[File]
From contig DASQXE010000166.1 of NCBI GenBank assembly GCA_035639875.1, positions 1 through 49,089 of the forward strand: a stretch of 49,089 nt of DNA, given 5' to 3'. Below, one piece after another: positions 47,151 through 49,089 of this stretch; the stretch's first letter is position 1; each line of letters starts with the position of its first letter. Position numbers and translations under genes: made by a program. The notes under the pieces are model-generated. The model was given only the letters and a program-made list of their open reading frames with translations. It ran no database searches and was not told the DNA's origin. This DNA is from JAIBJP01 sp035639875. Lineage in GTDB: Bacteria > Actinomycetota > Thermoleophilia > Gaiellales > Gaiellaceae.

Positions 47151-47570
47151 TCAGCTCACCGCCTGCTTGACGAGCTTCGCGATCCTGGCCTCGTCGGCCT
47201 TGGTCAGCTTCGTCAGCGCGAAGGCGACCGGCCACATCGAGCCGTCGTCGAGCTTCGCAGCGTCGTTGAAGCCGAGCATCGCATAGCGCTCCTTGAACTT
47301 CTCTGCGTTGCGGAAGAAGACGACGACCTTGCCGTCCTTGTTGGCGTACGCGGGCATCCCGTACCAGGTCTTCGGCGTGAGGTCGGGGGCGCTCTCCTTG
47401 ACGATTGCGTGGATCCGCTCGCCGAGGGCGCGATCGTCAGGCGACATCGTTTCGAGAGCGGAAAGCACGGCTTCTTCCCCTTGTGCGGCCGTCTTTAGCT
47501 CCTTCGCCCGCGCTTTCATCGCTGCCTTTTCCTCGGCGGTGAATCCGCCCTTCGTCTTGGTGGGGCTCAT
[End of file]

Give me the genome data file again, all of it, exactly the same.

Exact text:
From contig DASQXE010000166.1 of NCBI GenBank assembly GCA_035639875.1, positions 1 through 49,089 of the forward strand: a stretch of 49,089 nt of DNA, given 5' to 3'. Below, one piece after another: positions 47,151 through 49,089 of this stretch; the stretch's first letter is position 1; each line of letters starts with the position of its first letter. Position numbers and translations under genes: made by a program. The notes under the pieces are model-generated. The model was given only the letters and a program-made list of their open reading frames with translations. It ran no database searches and was not told the DNA's origin. This DNA is from JAIBJP01 sp035639875. Lineage in GTDB: Bacteria > Actinomycetota > Thermoleophilia > Gaiellales > Gaiellaceae.

Positions 47151-47570
47151 TCAGCTCACCGCCTGCTTGACGAGCTTCGCGATCCTGGCCTCGTCGGCCT
47201 TGGTCAGCTTCGTCAGCGCGAAGGCGACCGGCCACATCGAGCCGTCGTCGAGCTTCGCAGCGTCGTTGAAGCCGAGCATCGCATAGCGCTCCTTGAACTT
47301 CTCTGCGTTGCGGAAGAAGACGACGACCTTGCCGTCCTTGTTGGCGTACGCGGGCATCCCGTACCAGGTCTTCGGCGTGAGGTCGGGGGCGCTCTCCTTG
47401 ACGATTGCGTGGATCCGCTCGCCGAGGGCGCGATCGTCAGGCGACATCGTTTCGAGAGCGGAAAGCACGGCTTCTTCCCCTTGTGCGGCCGTCTTTAGCT
47501 CCTTCGCCCGCGCTTTCATCGCTGCCTTTTCCTCGGCGGTGAATCCGCCCTTCGTCTTGGTGGGGCTCAT